The Darkest Hour (Blu-ray)
4.3 Stars (out of 5) – Rated PG-13a
This sci-fi action thriller tracks the adventures of a group of young Americans touring Moscow who get caught up in an alien invasion. Despite the unfamiliarity of their surroundings, the Yanks quickly team up with the Russians to fight back.
Emile Hirsch, Olivia Thirlby, Max Minghella, Rachael Taylor, Joel Kinnaman, Veronika Ozerova, Dato Bakhtadze, Yuriy Kutsenko, Artur Smolyaninov, Pyotr Fyodorov
Blu-ray Release Date:
April 10, 2012
English SDH, Spanish
Overall rating weighted as follows:
Audio 40%, Video 40%, Special Features 20%, Movie - its just our opinion so take it with a grain of salt
Audio 4.8 Stars (out of 5)
Dolby and DTS Demo Discs used as basis for comparison
● Subwoofer – 4.5 Stars
● Dialog – 5.0 Stars
● Surround Effects – 4.5 Stars
● Dynamic Range – 5.0 Stars
English: DTS-HD Master Audio 5.1, Spanish: Dolby Digital 5.1
Movies made for 3d have great cinematic opportunities to use surround sound. This film does a great job of synchronizing outwardly pushed objects to rear speakers. Chirping birds, splashing water, gusts of wind, barking dogs, and the electrical arching sounds of the aliens also use surround speakers to fill the room with action. The subwoofer stays active with sounds of gunshots, tight explosions, music in the nightclub, and random rumbles when the aliens are around. Dialog doesn’t get lost in the action, and the DTS-HD mix offers a large frequency of audio enjoyment.
Video 4.6 Stars (out of 5)
Spears & Munsil Benchmark Blu-ray Edition used as basis for comparison
● Color Accuracy - 4.0 Stars
● Shadow detail – 4.5 Stars
● Clarity – 5.0 Stars
● Skin tones – 4.5 Stars
● Compression – 5.0 Stars
Codec: MPEG-4 AVC, Resolution: 1080p, Aspect Ratio: 2.40:1, Original Aspect Ratio: 2.39:1
Believe it or not, The Darkest Hour’s video performance isn’t too dark. Lots of scenes happen at night and the film does a decent job of keeping the darkness at bay, however some details are still lost to the shadows. Colors seem a little muted and possess a light grey tint. This seems to sap the life out of green trees, takes the joy out of blue skies, and makes the Red Square look more like a “maroon square.” This stark look does make the orange alien glow seam full of life and pop of the screen. At times skin tones can be a little red, but for the most part they stay on par. The picture is sharp and brings out the details of wrinkles on shirts, loose hairs, bricks on buildings, beard stubble, and the ashy remains of the alien victims.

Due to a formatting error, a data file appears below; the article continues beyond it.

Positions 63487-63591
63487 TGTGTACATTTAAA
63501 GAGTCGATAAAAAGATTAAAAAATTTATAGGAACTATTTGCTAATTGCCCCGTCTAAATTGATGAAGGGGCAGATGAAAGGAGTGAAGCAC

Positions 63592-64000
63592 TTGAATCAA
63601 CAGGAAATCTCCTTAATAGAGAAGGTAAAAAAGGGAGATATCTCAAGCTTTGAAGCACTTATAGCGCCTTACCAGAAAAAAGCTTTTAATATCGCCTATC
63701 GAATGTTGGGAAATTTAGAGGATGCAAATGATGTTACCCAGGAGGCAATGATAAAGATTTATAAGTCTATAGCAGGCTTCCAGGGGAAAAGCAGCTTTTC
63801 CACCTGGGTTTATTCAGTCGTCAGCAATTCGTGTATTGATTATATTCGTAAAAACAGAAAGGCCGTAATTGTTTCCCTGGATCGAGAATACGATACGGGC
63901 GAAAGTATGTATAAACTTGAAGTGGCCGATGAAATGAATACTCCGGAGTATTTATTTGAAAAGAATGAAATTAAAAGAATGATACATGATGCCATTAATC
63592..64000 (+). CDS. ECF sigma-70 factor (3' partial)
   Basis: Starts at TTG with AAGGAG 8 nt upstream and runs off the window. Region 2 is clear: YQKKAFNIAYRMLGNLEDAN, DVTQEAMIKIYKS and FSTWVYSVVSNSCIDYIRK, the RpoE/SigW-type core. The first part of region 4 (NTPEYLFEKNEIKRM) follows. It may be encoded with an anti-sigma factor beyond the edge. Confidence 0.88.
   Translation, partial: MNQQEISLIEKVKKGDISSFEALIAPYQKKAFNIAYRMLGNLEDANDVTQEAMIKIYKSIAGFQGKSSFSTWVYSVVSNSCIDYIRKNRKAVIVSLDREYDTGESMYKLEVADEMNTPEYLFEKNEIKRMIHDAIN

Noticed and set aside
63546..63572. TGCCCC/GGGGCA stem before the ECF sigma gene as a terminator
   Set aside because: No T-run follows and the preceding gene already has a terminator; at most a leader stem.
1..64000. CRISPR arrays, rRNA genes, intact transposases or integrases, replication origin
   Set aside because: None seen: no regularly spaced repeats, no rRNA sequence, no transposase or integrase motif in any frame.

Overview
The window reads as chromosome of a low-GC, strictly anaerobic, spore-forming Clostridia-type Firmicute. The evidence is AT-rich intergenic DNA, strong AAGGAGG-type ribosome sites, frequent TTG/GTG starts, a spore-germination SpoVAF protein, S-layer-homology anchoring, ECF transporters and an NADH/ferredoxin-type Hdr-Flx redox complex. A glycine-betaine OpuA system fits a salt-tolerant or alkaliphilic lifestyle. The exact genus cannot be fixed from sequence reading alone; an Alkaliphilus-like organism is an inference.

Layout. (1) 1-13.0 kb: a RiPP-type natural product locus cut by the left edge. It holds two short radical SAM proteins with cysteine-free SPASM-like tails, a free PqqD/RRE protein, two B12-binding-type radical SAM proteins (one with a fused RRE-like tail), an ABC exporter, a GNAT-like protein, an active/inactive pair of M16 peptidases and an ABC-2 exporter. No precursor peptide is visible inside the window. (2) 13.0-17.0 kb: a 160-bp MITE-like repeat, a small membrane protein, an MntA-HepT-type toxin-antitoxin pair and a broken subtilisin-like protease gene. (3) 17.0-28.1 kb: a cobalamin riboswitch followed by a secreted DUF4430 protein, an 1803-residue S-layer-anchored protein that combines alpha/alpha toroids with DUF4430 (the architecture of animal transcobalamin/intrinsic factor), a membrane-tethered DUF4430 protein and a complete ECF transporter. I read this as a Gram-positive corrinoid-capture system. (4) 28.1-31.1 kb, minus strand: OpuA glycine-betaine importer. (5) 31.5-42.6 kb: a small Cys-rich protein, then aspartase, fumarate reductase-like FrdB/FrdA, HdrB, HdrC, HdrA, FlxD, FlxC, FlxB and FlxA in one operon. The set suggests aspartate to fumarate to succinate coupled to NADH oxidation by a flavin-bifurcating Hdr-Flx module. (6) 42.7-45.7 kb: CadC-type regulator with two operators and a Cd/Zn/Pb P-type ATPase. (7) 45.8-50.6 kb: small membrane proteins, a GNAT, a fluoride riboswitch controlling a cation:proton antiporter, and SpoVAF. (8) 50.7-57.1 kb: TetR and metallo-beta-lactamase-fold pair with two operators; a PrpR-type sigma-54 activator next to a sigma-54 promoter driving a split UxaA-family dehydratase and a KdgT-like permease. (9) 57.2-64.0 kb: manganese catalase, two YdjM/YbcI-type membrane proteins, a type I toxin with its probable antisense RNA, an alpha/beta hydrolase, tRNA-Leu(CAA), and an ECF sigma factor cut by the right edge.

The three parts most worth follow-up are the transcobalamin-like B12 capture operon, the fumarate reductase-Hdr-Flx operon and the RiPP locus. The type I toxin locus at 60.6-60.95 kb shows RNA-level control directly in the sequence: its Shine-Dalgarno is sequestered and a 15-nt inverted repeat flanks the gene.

Bonus Features 3.0 Stars (out of 5)
● Survivors (1080p, Dolby Digital 5.1, 8:10): A short film based in the world of The Darkest Hour.
● The Darkest Hour: Visualizing an Invasion (1080p, 12:09): A look at creating the film's special effects.
● Deleted and Extended Scenes (1080p, 4:48): Anne and Natalie at the Airport, Skyler Brags to Tess, Ben and Vika Talk About Their Siblings, A Toast to the Fallen Comrades, and Natalie and Sean Talk About Anne and Ben. With optional director commentary.
● Audio Commentary: With director Chris Gorak
Movie – 3.0 Stars (out of 5)
The Darkest Hour takes the overused sci-fi plot of alien invasion and tries to breathe new life into it by having a unique design for the evil extraterrestrials. It’s told from the perspective of the survivors, so the scope of the movie is small. The movie suffers from its small scale because we don’t get to see the big invasion; we just see them invade a club. However, this type of storytelling does give us the opportunity to develop the characters. Luckily the characters are not cookie cutter stereotypes and offer some extra depth to the story. There are a few plot holes and illogical science, but most sci-fi movies run into these types of problems. It’s nice to see a movie where aliens invade a country besides the United States, but of course the Americans are still the heroes. Overall The Darkest Hour is a fun movie that it doesn’t possess enough personality or scale to make it a movie you’ll remember.
Posted by The HT Guys, April 25, 2012 7:11 AM
About The HT GuysThe HT Guys, Ara Derderian and Braden Russell, are Engineers who formerly worked for the Advanced Digital Systems Group (ADSG) of Sony Pictures Entertainment. ADSG was the R&D unit of the sound department producing products for movie theaters and movie studios.
Two of the products they worked on include the DCP-1000 and DADR-5000. The DCP is a digital cinema processor used in movie theaters around the world. The DADR-5000 is a disk-based audio dubber used on Hollywood sound stages.
ADSG was awarded a Technical Academy Award by the Academy of Motion Picture Arts and Sciences in 2000 for the development of the DADR-5000. Ara holds three patents for his development work in Digital Cinema and Digital Audio Recording.
Every week they put together a podcast about High Definition TV and Home Theater. Each episode brings news from the A/V world, helpful product reviews and insights and help in demystifying and simplifying HDTV and home theater.